Submitted to: Journal of the Mosquito Control Association
Publication Type: Peer Reviewed Journal
Publication Acceptance Date: 1/17/2002
Publication Date: 4/16/2002
Citation: BERNIER, U.R., KLINE, D.L., SCHRECK, C.E., YOST, R.A., BARNARD, D.R. CHEMICAL ANALYSIS OF HUMAN SKIN EMANATIONS: COMPARISON OF VOLATILES FROM HUMANS THAT DIFFER IN ATTRACTION OF AEDES AEGYPTI (DIPTERA: CULICIDAE). JOURNAL OF THE MOSQUITO CONTROL ASSOCIATION. 2002.v.18.p.186-195. Interpretive Summary: Scientists at the USDA, Agricultural Research Service, in collaboration with scientists from the University of Florida, in Gainesville, Florida, have compared chemicals from the skin of human beings to understand better why mosquitoes are attracted to us. A mass spectrometer equipped with a gas chromatograph was used to examine the differences in compounds and compound abundances between people who are normally at the extremes of attraction. A second study was performed to examine the day-to-day differences in compound abundances for the same human subject. The analysis of a single volunteer allowed for minimization of larger variations in emanations that are observed when examining two different people. Some of the compounds produced by humans were weak attractants for the yellow fever mosquito. This work will be of greatest use to scientists concerned with the attraction of mosquitoes to a host and may lead to environmentally-safe methods of mosquito control. The methodology will be useful to scientists examining other insects which feed upon blood from human and livestock hosts.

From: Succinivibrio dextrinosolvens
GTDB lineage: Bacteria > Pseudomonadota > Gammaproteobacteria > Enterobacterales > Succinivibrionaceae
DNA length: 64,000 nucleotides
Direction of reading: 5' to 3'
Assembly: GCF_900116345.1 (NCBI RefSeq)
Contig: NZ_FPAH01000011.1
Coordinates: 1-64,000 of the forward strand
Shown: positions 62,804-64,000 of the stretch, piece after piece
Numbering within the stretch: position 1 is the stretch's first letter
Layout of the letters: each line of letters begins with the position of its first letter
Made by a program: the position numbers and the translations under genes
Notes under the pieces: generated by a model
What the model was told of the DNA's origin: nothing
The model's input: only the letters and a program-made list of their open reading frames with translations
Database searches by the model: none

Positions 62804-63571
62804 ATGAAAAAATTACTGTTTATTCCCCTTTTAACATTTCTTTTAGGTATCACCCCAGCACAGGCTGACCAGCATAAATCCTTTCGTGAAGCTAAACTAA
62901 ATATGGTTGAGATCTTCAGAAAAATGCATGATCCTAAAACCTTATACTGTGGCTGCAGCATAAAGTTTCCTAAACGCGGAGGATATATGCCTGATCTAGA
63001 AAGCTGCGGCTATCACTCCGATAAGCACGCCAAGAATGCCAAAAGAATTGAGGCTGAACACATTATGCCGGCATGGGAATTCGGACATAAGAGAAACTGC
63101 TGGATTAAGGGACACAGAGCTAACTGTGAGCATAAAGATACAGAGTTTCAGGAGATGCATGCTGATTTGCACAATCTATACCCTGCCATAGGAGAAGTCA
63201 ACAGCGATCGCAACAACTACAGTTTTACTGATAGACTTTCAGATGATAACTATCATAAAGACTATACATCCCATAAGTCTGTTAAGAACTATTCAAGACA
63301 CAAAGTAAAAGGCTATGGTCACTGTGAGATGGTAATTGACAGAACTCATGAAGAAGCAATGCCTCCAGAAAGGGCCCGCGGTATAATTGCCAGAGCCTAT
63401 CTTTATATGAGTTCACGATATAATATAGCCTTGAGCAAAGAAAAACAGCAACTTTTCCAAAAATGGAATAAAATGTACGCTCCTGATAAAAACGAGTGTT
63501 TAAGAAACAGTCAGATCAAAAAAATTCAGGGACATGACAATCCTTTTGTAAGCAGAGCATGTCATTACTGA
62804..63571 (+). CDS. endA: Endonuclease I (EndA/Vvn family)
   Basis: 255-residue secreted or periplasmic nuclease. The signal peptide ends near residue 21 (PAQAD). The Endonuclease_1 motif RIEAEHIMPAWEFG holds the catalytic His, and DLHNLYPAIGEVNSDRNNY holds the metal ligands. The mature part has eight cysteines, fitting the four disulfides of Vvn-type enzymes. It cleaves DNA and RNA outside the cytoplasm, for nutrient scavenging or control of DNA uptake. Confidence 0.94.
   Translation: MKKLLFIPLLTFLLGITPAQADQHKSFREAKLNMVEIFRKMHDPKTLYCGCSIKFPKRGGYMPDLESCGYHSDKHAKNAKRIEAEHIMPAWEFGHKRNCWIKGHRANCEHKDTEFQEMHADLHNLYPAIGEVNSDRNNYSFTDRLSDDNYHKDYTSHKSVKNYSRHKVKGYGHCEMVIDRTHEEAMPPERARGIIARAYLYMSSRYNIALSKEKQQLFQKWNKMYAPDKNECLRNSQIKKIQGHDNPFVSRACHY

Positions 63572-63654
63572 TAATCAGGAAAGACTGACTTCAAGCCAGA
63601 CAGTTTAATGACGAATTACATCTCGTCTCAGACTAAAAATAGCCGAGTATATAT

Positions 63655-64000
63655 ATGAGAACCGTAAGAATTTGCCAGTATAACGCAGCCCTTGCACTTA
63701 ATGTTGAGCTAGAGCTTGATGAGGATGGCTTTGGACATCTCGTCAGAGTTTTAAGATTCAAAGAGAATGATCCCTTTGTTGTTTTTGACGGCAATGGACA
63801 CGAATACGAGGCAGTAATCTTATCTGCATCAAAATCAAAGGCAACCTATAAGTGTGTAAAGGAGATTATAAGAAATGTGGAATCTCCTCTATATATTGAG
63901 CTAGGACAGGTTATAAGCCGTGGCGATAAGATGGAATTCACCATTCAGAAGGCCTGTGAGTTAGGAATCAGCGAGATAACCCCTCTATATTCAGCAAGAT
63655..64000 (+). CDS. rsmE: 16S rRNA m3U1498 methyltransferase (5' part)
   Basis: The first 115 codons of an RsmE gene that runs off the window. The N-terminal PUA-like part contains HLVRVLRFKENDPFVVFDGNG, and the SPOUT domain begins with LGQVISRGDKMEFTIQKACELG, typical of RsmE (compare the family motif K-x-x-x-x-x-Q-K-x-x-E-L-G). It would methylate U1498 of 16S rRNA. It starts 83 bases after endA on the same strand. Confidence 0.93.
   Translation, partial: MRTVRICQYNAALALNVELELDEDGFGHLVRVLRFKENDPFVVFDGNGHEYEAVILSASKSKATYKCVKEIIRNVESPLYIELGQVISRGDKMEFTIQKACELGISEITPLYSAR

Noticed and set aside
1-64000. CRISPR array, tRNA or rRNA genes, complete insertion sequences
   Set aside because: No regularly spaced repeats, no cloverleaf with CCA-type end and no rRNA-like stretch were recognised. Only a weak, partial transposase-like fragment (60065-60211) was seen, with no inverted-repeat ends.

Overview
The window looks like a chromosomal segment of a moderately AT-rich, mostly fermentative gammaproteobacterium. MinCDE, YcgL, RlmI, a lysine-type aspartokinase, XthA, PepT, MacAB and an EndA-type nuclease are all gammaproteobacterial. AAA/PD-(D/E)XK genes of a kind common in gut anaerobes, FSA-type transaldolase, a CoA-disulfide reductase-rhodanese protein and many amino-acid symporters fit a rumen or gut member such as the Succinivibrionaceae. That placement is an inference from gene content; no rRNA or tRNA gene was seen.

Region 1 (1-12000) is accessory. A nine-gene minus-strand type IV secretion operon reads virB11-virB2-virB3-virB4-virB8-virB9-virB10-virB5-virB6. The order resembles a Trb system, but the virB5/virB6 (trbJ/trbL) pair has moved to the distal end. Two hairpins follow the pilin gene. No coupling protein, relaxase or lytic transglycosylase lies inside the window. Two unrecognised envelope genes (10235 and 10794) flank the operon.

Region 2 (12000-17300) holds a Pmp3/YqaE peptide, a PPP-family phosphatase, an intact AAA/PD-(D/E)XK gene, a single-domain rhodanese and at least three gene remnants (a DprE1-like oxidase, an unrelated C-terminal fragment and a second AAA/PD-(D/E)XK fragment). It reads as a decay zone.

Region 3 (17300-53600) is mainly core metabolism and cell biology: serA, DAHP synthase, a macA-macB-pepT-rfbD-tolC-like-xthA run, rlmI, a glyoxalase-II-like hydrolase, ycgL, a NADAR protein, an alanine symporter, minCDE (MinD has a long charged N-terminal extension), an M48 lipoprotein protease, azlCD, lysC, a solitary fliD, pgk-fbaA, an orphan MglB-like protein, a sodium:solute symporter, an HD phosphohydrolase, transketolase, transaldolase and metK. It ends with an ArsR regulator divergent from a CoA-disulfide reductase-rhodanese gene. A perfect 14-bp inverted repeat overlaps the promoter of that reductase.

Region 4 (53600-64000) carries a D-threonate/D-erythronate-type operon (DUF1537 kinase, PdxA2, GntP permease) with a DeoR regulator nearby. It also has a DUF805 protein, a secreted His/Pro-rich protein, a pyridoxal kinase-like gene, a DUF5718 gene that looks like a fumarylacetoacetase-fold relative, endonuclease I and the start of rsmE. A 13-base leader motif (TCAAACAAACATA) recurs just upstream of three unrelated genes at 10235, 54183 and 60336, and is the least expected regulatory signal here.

Technical Abstract: Host odors are believed to play a major role in the location of bloodmeals by female mosquitoes. Prior work has shown that female Aedes aegypti (L.) are attracted to a residuum of skin emanations deposited on glass. The attraction of mosquitoes to handled or rubbed glass varies from person to person and from day to day. This variation indicates that mosquito behavior varies over time and that there is a relative difference in the ability of people over time to attract mosquitoes. Volatiles desorbed from glass handled by two human subjects that differ markedly in their attraction of Ae. aegypti were examined for differences in compound abundances. It is known that the attractive emanations, once deposited onto glass, have a finite lifetime; therefore, compounds that decreased substantially during aging of handled glass were also noted. A study was conducted on the variations in compounds present with a single subject were erecorded over a 5 day period. Emanations from the subject were transferre to glass, then thermally desorbed from the glass and compounds present were compared on the two consecutive days that showed the largest difference in attraction. Some of the candidate attractants identified by these studies were screened in an olfactomer. A few of these compounds were found to be weak attractants for Ae. aegypti.